Steel and Aluminum tariffs, cheap way to get vote in a very few states.

Discussion in 'Politics, Religion, Social Issues' started by PracticalMac, Apr 25, 2018.

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  1. PracticalMac macrumors 68030

    PracticalMac

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    #1
    Steel (and Aluminum) tariffs, cheap way to get vote in a very few states, but do economic damage to rest of country.

    It seems the idea of steel tariffs have existed as long as the industrial revolution, longer than America was a country, was quickly used soon after establishment of America, and had its first big use in America just after the Civil War.

    But the fickle political winds and lack of planning is what hurt America.

    In short:
    Steel producing regions became lazy, failed to update manufacturing equipment, eventually lost out to cheaper or better foreign steel products.
    Those updates also include using less manpower to produce the same steel.
    Concurrently new materials, mainly plastics, have replaced large demand for steel.

    Just like coal, technology and demand had caused loss of jobs, and nothing #45 or Republicans can do will bring it back.
    Yet some states still yearn for the gleaming days of shiny hard steel, and irrationally demand restoration of forever lost jobs.


    Still, the future of politics rests on how the next political leaders recycle the rust belt into new industries.

    PS: one can say WW2 set up a situation that 71 year later #45 was able to tap into and turn 3 key states for him. A direct impact from of the results of WW2.
     
  2. Zenithal, Apr 25, 2018
    Last edited: Apr 25, 2018

    Zenithal macrumors 604

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    #2
    It much like coal was a cheap promise that people could believe in. A lot of today's boomers such as Trump were old enough to remember the post WWII atmosphere. Much of Europe and Asia needed our help, our supplies, etc. It's not impossible to believe that the US was great then only because we were untouched by WWII save for Pearl Harbor, and we were working full time to get things out. While we helped out the countries destroyed by war, they rebuilt and went on to bolster their own economies once more like it was before the war.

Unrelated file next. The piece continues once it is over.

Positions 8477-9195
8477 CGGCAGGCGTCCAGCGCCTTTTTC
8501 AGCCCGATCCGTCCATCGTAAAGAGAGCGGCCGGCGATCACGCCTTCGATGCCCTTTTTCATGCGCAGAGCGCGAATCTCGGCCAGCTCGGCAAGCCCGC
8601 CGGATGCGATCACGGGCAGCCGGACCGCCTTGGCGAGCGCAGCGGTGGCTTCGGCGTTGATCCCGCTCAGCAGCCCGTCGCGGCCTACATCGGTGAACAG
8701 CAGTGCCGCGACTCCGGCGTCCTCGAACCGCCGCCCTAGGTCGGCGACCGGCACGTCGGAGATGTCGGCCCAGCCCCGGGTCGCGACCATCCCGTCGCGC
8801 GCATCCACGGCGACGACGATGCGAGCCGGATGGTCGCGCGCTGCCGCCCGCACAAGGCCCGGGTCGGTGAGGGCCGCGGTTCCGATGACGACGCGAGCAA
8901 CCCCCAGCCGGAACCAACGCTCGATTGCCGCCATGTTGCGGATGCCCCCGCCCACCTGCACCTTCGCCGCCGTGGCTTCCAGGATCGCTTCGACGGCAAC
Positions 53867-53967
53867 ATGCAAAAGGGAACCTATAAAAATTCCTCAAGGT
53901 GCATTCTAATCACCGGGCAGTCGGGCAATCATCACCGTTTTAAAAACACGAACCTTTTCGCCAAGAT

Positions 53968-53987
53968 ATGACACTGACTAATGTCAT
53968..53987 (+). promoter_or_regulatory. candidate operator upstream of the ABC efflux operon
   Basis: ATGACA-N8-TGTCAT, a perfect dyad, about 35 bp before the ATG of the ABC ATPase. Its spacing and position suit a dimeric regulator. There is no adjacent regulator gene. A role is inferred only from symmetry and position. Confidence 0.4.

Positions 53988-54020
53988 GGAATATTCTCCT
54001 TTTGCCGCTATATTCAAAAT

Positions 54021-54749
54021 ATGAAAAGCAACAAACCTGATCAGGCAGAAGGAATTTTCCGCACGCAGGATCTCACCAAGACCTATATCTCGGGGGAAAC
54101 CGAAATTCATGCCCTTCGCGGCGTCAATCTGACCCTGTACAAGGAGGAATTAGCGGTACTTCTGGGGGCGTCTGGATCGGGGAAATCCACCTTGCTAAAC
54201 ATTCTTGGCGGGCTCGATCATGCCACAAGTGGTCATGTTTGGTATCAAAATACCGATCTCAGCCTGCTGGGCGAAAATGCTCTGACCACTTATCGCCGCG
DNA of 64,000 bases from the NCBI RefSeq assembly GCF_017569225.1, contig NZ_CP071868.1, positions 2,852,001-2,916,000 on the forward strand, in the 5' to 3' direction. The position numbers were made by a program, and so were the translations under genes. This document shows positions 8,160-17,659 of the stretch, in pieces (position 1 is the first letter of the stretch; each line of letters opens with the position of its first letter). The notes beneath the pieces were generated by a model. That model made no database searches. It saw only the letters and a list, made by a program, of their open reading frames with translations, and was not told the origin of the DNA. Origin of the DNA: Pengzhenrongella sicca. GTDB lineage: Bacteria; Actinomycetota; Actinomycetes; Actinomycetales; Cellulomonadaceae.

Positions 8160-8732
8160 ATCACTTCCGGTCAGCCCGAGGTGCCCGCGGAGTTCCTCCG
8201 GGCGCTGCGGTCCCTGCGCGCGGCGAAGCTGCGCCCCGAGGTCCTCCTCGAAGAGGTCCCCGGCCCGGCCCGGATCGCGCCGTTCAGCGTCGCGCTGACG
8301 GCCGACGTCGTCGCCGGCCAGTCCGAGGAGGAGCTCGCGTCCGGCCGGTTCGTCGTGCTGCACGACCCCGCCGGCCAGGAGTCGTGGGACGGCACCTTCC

I'm reminded of a TV episode of Roseanne from a very long time ago. I don't remember much of it except she goes to some factory or office and applies for a secretarial position. She is then informed that while she has good qualification, she cannot be hired because the office/company has moved onto computers, as have most places in the sector. This was a real problem for many people, both men and women, in the late 80s to mid 90s. Computers were seen as a fad by some and not taken seriously. To the point, and I may be wrong with names here, John Lassetter was laughed at by executives when he said he wanted to make Toy Story computer animated. I believe this meeting was in 1992-1993.


    I think we'll see more industries in the US get hit by competition. China will be buying soybeans from Brazil and Mexico, now. Brazil produces about as much as we do. I suspect China will buy hard and soft wheat from other countries looking to step up. US grain farmers are hoping the tariffs end. I wouldn't hope too long.


    The problem with coal (and even I believed Trump for a slim second), is that while it's energy efficient, it pollutes a lot. However, with each passing year, efficiency of solar panels get better. The theoretical max efficiency of a panel is supposedly around 84%. I know this because I looked into installing a few last summer. The investment isn't worth the time and effort. Now if the Trump administration gave out free loans to US solar manufacturers who can develop higher efficiency panels and expand at a rapid rate, then I think a lot of Trump voters and non-Trump fans will be happy.

    We're pretty lucky we live in an area that gets sun from all directions throughout the day. So higher efficiency panels would be nice to have.


    Sorry for the tangent.
     
  3. 0007776 Suspended

    0007776

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    So are you saying that our fight against Nazis ultimately led to us being ruled by a Nazi?
     
  4. bradl macrumors 68040

    bradl

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  5. PracticalMac thread starter macrumors 68030

    PracticalMac

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    #5
    Not tangent at all.
    Gets to heart of matter, things change, what to tops today, will be bottom tomorrow.
    Apple is great example; top, bottom, top, almost bankrupt, now one of the most important companies in world, but for how long?

    Look at IBM, Kodak, MCI, Sprint, GM, McDonnell Douglass, etc.

    What made Jobs unique was he was really good at envisioning how new technology can better people lives and make those products. Conversely many CEO's could only see $$ and not see what really matters, maintains customer attention in changing times.

    It is like an organization for more effective education says, schools where made for the 1900's, and are quite inadequate for today's needs.

    #45 is not a Nazi, but he is delusional.

    History plays nasty tricks, doesn't it.
     

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